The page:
biologists flexing their green thumbs
It’s not the most glamorous work in the world. Slogging around in
the mud and the muck planting aquatic plants makes for some long,
hard workdays in the summer.
But fisheries biologists with the Oklahoma Department of Wildlife
Conservation are beginning to see the fruits of their labor. Three
years ago biologists began an effort to restore the aquatic
vegetation around the shores of Lake Thunderbird in central Oklahoma
and biologists believe that their work is beginning to pay off.
“The plants are beginning to spread outside of the areas where we
have planted them and we think these new areas of aquatic vegetation
may have some very positive effects on the survival of young fish,”
said Gene Gilliland, senior fisheries biologist for the Wildlife
Department. Wildlife Department personnel built 18 different cages
to help protect the young plants from turtles and other herbivores.
The 25 x 50 foot cages, or enclosures, were built using vinyl-coated
chicken wire and fence posts and were placed at six different sites
around the lake.
“Our primary goal, is to provide hiding places in the summer for
recently hatched fish such as bass, bluegill and minnows,” Gilliland
said. “Natural vegetation is just about the best nursery habitat
available for these young fish.”
Biologists planted nearly ten different types of aquatic plants
including plants that grow in deeper water and plants that can
survive out of the water for a brief time during the dry summer
months. The plants were obtained from a wide variety of sources,
including purchasing them from greenhouses, transplanting them from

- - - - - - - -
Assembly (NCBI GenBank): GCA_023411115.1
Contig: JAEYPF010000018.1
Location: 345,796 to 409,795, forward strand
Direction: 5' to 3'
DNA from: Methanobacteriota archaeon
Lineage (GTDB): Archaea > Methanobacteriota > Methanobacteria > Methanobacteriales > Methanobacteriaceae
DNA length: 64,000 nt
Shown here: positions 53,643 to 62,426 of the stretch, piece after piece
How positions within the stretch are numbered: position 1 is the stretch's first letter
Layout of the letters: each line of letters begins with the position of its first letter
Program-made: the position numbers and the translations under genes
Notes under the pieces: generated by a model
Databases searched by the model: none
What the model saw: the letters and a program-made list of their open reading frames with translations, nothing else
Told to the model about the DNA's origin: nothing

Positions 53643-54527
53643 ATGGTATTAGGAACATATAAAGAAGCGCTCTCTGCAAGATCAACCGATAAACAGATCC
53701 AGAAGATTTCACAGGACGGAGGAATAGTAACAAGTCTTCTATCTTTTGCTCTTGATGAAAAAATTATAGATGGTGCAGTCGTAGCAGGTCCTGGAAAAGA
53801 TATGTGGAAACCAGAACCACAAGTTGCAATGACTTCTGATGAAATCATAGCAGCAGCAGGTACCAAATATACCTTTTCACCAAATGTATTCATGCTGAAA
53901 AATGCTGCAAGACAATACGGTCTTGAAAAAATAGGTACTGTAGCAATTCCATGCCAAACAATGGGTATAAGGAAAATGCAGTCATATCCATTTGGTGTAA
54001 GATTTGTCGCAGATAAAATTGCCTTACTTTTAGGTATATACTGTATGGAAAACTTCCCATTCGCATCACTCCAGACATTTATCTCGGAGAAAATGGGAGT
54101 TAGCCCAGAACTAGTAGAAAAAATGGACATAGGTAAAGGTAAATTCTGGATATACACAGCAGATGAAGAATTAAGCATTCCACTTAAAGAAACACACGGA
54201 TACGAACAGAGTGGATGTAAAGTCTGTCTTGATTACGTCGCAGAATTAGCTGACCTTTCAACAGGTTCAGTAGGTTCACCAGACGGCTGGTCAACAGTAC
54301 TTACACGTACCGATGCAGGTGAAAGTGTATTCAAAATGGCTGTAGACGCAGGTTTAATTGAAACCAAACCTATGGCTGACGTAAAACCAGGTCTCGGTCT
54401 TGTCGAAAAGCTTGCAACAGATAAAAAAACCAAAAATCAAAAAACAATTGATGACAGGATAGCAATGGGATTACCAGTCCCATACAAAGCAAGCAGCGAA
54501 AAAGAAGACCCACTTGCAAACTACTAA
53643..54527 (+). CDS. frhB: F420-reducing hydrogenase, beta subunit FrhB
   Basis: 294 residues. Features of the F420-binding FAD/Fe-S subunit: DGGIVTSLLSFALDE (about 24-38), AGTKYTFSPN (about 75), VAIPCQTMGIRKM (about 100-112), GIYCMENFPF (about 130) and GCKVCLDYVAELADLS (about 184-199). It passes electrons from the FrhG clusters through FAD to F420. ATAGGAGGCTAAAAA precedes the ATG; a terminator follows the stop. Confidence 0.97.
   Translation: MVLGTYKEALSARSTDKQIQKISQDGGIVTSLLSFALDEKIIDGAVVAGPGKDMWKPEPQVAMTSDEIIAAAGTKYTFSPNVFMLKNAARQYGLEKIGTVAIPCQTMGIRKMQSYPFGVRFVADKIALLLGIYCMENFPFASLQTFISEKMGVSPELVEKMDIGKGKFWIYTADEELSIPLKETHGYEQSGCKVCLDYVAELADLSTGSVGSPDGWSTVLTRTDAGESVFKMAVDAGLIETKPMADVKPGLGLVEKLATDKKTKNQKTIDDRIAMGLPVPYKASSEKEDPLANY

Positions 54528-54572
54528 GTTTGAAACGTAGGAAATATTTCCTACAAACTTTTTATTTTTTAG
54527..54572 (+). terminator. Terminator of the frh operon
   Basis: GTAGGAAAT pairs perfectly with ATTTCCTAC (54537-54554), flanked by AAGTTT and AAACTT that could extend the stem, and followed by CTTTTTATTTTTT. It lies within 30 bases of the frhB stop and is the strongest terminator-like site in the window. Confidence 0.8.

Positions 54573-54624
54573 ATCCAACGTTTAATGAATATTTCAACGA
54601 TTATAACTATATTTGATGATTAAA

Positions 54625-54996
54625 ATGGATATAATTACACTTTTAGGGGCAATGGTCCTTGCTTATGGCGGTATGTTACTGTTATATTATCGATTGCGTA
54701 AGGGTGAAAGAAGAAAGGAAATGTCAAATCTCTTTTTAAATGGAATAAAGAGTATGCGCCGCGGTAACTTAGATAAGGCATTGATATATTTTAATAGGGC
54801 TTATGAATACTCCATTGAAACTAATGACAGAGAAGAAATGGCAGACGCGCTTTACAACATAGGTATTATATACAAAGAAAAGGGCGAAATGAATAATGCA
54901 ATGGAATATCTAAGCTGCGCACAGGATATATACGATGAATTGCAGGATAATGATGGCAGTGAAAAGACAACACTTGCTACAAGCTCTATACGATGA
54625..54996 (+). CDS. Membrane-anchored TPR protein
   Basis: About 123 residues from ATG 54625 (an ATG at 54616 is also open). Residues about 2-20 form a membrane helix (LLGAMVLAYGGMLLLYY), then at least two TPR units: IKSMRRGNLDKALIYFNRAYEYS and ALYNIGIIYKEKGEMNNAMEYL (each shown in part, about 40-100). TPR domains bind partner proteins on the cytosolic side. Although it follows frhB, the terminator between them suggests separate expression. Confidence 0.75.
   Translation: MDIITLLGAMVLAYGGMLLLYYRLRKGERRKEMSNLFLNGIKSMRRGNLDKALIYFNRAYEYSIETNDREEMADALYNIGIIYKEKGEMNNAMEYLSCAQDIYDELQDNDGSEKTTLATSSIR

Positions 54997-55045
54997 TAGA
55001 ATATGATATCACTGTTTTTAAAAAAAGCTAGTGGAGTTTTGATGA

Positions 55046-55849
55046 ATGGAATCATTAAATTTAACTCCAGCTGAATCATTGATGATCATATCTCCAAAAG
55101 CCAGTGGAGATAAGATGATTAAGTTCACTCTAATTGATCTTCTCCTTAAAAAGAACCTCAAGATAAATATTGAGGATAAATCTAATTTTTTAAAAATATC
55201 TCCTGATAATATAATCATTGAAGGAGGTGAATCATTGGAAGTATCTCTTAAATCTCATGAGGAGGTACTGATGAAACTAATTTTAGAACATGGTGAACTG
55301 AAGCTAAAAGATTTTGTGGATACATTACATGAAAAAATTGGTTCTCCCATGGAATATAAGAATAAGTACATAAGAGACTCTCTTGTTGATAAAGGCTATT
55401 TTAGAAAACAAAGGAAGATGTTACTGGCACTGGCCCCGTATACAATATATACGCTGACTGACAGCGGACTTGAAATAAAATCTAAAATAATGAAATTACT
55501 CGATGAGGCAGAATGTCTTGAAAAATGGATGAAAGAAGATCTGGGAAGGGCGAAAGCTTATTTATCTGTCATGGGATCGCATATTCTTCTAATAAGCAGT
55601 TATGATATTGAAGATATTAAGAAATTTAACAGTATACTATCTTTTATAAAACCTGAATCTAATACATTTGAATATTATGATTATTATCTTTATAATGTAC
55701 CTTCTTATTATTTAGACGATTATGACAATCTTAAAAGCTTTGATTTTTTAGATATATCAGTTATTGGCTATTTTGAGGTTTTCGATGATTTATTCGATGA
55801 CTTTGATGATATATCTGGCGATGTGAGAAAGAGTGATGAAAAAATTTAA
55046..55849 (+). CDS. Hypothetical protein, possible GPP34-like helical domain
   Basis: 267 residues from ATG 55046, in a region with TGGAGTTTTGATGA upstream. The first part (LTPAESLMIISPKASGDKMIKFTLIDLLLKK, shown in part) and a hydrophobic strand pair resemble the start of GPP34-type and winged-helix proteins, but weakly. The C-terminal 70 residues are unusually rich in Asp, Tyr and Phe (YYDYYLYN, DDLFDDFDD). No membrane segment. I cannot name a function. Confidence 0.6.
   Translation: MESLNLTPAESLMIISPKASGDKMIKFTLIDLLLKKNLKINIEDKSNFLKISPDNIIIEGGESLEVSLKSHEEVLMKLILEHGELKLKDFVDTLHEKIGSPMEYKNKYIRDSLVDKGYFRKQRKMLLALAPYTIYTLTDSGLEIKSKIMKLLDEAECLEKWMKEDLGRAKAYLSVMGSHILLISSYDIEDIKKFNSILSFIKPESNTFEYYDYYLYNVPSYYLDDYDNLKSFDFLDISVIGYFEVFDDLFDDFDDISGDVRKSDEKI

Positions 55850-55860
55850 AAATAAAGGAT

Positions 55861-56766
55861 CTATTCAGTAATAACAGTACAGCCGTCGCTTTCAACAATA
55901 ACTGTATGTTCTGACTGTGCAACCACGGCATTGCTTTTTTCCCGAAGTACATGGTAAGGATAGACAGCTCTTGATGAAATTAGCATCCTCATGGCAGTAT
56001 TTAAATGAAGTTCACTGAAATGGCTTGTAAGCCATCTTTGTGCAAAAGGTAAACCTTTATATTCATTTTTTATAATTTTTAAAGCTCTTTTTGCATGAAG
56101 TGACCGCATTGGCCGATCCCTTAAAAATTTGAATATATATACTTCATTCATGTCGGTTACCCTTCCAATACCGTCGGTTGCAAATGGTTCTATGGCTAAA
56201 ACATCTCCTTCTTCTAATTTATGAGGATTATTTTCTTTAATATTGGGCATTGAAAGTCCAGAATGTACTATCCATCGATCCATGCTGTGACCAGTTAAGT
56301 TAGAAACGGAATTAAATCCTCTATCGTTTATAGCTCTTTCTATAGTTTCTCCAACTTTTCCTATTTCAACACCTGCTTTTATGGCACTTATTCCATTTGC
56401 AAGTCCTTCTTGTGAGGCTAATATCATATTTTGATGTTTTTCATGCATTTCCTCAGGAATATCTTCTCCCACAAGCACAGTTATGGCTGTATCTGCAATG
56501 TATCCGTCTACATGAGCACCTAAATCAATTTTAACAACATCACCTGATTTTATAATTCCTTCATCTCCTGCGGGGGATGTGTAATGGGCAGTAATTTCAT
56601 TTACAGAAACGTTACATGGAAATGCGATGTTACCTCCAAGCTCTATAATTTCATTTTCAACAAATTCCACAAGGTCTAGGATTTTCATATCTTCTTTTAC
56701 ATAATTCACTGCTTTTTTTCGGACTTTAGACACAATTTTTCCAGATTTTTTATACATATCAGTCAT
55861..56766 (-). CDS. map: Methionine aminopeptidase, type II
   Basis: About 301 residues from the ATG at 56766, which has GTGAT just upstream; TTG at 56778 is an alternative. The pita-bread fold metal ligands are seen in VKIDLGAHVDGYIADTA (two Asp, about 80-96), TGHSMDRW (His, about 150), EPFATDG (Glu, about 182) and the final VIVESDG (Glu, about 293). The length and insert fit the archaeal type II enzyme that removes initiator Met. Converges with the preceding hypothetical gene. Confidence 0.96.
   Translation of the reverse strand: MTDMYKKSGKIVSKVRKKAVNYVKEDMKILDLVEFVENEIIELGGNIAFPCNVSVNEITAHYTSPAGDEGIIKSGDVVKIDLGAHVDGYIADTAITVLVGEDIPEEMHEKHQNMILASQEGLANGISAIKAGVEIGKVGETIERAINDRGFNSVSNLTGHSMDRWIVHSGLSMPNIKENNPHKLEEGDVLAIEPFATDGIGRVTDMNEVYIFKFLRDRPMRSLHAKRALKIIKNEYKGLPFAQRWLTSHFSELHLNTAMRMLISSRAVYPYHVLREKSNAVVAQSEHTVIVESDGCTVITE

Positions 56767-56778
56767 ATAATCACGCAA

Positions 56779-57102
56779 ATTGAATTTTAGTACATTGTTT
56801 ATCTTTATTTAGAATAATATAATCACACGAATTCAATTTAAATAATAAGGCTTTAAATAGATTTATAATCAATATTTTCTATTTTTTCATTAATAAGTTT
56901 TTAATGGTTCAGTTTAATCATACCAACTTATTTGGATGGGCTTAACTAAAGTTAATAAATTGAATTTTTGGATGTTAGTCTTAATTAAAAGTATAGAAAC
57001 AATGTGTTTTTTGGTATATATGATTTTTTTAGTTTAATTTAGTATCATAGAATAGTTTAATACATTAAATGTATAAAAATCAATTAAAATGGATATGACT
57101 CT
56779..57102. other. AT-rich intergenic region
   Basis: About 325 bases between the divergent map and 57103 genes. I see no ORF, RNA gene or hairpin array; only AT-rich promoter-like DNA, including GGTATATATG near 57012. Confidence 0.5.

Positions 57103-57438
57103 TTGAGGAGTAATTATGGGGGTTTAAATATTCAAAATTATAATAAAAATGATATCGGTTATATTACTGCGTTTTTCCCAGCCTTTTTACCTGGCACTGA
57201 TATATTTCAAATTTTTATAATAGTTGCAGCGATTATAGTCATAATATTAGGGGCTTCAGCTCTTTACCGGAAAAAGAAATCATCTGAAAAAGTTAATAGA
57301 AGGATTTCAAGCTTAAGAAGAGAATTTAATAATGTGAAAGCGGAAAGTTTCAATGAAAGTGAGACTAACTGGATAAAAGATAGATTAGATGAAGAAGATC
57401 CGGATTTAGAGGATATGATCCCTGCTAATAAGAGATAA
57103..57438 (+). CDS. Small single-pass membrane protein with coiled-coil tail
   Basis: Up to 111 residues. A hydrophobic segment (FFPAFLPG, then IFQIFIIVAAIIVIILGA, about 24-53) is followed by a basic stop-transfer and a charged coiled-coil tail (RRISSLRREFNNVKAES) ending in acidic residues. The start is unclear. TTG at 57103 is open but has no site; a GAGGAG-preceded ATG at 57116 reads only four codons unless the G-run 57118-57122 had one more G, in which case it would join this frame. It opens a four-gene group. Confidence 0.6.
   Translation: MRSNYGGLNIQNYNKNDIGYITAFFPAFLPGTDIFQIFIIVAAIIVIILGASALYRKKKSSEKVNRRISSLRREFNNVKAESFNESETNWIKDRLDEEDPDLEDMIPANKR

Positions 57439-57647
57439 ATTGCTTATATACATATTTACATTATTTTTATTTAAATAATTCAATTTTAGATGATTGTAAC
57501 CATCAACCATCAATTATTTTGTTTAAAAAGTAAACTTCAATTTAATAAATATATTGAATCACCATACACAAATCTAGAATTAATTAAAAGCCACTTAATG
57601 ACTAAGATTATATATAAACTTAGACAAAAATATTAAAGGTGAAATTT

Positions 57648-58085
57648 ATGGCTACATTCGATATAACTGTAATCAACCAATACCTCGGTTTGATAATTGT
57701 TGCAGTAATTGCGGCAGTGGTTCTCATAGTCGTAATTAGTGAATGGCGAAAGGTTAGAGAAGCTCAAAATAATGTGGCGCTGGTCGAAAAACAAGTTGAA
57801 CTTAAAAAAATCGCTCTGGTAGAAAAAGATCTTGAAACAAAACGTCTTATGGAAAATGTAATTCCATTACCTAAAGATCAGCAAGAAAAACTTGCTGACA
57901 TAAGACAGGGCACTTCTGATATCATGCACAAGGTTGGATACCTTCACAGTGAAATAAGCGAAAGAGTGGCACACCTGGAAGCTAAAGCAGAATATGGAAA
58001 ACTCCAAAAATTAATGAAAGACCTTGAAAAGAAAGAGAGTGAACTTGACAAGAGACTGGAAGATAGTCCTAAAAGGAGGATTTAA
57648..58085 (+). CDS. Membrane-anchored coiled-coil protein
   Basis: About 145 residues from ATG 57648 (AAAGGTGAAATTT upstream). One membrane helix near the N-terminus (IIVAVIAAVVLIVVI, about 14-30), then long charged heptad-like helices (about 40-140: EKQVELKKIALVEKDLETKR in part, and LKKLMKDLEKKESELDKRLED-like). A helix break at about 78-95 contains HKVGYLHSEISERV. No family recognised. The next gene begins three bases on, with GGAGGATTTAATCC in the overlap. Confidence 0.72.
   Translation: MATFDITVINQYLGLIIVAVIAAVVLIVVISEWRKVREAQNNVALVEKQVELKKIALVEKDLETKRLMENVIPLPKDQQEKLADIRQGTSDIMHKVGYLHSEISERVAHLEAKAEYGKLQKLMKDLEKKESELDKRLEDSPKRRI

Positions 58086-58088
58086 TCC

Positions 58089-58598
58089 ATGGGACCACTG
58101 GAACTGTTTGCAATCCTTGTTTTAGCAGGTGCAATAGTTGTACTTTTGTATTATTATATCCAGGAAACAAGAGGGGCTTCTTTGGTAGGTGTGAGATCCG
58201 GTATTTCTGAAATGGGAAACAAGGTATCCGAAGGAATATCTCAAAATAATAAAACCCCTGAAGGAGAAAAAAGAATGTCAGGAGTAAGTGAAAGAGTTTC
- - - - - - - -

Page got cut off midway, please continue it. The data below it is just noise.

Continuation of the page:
local ponds and propagating plants at the Department’s Fishery
Research Laboratory in Norman.
“We wanted to plant a wide variety of plants so that there would be
some stability in the habitat. The more plant diversity that is in
the lake, the more likelihood that at least a portion of the plants
can survive through a range of factors like changes in water levels
or changes in water clarity,” Gilliland said.
Gilliland added that the assistance of many different volunteers
proved invaluable in completing the project.
“Projects like these are relatively cheap, for the return in the
investment. However, they can be quite labor intensive and we
couldn’t have done it with out the help of volunteers,” Gilliland
Similar re-vegetation projects are also ongoing on several lakes
around the state including Eufaula, Texoma, Skiatook, Kaw and Wes
Watkins lakes. Landowners interested in improving aquatic habitats
on their own ponds may want to log on to a habitat consultation Web
site created by the American Fisheries Society. The Web site,
www.sdafs.org/habitat, provides landowners with a list of the
recommended plantings according to their pond description and
For more information about fisheries management in Oklahoma, contact
the Oklahoma Fishery Laboratory at (405) 325-7288.